A new guide helps borrowers avoid home loan train crashes.
Splashing on the high life too regularly can jeopardize any buyers’ hope of securing a bank loan, warns a leading New Zealand mortgage expert.
“Spending money unnecessarily makes lenders nervous,” says William Laban, managing director of mortgage advisory firm Loan Market. “If people have a thing for things like Uber Eats, restaurants, or designer clothes, it’s time to cut back on spending if they want to buy, because such habits can bury the chances of getting a mortgage. “
Loan Market – which operates 150 franchises across New Zealand and underwrote $6 billion worth of mortgages last year – has launched a Buy Ready guide for potential borrowers with tips and advice aimed at increasing the chances of a lender says yes to an application.
“It helps prepare people when they approach a bank. We find that nine out of ten people don’t have a budget and just walk into a bank with a wreck of bank statements on a hope and a prayer hoping to get a loan,” Laban said.
“With stricter lending criteria these days, it doesn’t work that way anymore. Banks will ask pretty probing questions and often you only get one chance.
“They’ll want to know about your personal finances, including your savings history, credit history, employment, and more,” he says. “Having your ducks in a row has never been more critical because we’ve seen too many people fail to get a loan for these reasons.
“But, that said, lenders don’t expect people to live like frugal hermits; they just want to know that you’re not splurging too much on the high life. If your living expenses are reasonable and the numbers are what you want to borrow, so it’s fine.”
Laban’s comments come amid falling home lending across the country since the government introduced stricter lending terms under the Responsible Lending Code late last year to protect vulnerable borrowers from predatory and irresponsible lenders.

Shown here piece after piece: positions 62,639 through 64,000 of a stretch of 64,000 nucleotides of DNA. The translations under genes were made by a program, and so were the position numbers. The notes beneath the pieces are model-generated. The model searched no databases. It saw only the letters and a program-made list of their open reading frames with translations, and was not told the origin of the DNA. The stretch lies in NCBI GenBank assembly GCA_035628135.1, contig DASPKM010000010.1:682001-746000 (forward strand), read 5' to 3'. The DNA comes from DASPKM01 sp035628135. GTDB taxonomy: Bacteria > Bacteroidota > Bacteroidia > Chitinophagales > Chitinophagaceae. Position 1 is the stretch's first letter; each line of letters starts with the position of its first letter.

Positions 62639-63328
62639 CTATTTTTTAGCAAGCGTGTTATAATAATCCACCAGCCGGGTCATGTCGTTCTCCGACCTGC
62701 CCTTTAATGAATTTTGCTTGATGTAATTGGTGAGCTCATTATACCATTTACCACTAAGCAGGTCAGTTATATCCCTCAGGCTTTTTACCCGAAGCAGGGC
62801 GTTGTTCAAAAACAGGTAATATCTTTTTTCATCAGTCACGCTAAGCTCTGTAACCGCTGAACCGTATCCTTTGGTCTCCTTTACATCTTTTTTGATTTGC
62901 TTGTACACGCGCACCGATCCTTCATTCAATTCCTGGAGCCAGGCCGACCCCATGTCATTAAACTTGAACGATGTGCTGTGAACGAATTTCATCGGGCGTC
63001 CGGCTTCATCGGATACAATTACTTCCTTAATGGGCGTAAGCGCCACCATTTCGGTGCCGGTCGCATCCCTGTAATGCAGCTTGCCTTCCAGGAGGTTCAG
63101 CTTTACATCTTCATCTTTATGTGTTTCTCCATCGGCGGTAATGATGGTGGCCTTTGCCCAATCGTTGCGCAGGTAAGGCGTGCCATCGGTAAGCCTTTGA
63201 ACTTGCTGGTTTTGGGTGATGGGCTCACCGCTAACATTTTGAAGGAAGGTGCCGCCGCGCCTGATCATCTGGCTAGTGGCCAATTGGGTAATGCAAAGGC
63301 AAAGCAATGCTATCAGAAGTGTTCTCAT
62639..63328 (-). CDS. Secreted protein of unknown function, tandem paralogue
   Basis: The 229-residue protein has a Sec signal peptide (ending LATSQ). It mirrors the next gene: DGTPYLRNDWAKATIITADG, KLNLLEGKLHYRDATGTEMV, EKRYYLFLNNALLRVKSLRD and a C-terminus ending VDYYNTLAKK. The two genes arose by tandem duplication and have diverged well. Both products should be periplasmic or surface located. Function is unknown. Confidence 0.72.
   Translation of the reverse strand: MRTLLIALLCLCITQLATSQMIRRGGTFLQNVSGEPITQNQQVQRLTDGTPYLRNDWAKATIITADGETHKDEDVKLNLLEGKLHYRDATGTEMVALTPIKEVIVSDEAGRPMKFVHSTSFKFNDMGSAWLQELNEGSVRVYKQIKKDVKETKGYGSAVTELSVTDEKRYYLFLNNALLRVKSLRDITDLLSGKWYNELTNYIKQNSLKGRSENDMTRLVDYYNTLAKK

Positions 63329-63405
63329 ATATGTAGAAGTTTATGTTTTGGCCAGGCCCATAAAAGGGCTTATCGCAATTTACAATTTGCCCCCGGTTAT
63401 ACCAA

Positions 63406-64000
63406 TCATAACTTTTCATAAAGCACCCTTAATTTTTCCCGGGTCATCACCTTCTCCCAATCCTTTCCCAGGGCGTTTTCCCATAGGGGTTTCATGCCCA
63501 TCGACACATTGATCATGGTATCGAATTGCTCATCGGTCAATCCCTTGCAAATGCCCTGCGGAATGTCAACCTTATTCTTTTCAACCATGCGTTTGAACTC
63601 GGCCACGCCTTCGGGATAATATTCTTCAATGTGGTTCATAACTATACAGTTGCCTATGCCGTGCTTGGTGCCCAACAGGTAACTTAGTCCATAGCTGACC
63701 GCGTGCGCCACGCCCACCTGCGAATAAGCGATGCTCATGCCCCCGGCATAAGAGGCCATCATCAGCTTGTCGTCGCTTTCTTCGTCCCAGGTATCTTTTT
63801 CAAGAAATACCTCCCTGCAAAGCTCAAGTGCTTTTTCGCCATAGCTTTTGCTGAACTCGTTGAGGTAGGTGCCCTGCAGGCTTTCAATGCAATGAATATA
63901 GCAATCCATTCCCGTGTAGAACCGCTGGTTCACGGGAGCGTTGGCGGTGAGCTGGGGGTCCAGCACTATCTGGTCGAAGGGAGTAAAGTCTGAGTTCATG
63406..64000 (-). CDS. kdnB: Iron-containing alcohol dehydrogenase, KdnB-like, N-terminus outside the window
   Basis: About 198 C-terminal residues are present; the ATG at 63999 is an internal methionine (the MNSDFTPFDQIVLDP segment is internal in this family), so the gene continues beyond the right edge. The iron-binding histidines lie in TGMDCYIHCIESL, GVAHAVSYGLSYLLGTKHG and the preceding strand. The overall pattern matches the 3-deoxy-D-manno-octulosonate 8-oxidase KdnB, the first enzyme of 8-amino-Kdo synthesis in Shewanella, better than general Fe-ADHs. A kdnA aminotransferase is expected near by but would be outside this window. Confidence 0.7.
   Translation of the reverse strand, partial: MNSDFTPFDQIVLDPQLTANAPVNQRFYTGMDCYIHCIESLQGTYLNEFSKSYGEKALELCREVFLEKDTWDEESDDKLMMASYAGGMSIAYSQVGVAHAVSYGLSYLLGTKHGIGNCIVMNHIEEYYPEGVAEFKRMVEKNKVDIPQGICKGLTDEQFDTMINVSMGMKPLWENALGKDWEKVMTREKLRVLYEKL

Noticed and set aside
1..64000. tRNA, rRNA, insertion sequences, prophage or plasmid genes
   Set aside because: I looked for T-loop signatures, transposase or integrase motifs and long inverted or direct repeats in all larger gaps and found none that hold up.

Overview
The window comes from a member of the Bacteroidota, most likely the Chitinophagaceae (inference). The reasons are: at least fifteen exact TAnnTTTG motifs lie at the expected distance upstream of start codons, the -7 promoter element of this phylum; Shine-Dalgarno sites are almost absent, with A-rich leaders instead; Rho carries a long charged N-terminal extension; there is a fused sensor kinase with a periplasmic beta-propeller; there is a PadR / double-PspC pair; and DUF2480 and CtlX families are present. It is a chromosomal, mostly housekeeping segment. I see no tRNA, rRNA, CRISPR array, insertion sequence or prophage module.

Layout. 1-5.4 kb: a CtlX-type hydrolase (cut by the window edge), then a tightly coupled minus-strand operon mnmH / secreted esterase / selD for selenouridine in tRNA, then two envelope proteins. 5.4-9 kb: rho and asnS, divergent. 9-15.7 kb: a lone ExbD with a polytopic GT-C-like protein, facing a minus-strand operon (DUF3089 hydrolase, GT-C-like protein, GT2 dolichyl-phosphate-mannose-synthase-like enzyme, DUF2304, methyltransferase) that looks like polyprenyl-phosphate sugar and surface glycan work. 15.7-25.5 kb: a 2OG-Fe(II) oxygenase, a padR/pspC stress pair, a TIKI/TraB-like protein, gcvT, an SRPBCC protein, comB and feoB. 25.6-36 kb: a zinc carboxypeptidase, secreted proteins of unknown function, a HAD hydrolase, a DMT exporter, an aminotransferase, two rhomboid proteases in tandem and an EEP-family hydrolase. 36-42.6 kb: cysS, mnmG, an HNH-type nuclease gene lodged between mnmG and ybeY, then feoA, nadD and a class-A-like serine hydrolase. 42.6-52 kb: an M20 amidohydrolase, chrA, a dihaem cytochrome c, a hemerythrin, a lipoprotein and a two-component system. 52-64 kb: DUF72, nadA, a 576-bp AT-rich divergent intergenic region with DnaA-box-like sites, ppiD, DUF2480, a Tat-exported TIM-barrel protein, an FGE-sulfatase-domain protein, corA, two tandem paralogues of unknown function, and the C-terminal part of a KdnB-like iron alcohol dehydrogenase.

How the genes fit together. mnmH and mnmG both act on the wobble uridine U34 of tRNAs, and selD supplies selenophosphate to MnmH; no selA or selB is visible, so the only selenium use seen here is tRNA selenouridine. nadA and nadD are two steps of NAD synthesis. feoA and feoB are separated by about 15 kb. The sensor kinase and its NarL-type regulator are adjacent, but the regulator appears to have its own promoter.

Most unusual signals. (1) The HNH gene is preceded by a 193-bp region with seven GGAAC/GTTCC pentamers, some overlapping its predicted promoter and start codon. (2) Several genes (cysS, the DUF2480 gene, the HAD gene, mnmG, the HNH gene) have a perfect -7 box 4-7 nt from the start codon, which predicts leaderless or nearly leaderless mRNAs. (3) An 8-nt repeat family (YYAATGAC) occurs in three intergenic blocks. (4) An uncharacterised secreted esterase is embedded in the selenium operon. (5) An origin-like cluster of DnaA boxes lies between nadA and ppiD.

Annual growth in home loans fell after the code took effect, falling from 11% in November to 8.1% in April. Although the government has since relaxed the rules of the Credit Contracts and Consumer Credit Act (CCCFA), banks are asking it to relax them even more.
Laban says the Buy Ready guide — which Loan Market likens to pre-season training to get homebuyers in shape — isn’t just for first-time homebuyers or those with less money. experience. It is also useful for people looking to update their existing family home or considering getting into real estate investing.
He says tougher market conditions, the changing landscape of inflation and interest rates, changes to lending regulations including new rules for investors, tougher LVRs (loan to value ratios) and some lenders implementing their own debt-income ratios (DTIs), may sound like another language.
“A lot of customers don’t understand what some of these changes mean. Ultimately, preparing for a mortgage loan is a complex process that takes time and the sooner you start, the better. The days of showing up to a lender and getting approved, no questions asked, are gone.”
Laban says one of the first things Loan Market does is help potential buyers with their budget. “Most lenders will review everything you do and review accounts for three months before an application.
“Watching expenses and getting the books in order before applying for a mortgage is more important than ever,” he says. “This includes settling all credit card debt and outstanding loans and checking bills; any declined payment is a giant red flag for lenders and getting the finances under control early can save people disappointment and heartache. “
Laban says the Buy Ready guide contains five key tips that not only cover account management, but also advice on how much people can afford to borrow, an explanation of how the deposit process works and how much will be necessary, budgeting and why it is beneficial to speak with experts before going to the bank.
Laban says the company is well placed to help potential buyers. “We are New Zealand’s largest mortgage originator and work with a wide range of lenders to secure home loans to around 12,000 customers a year.”
To learn more or download the buying guide, go to https://www.loanmarket.co.nz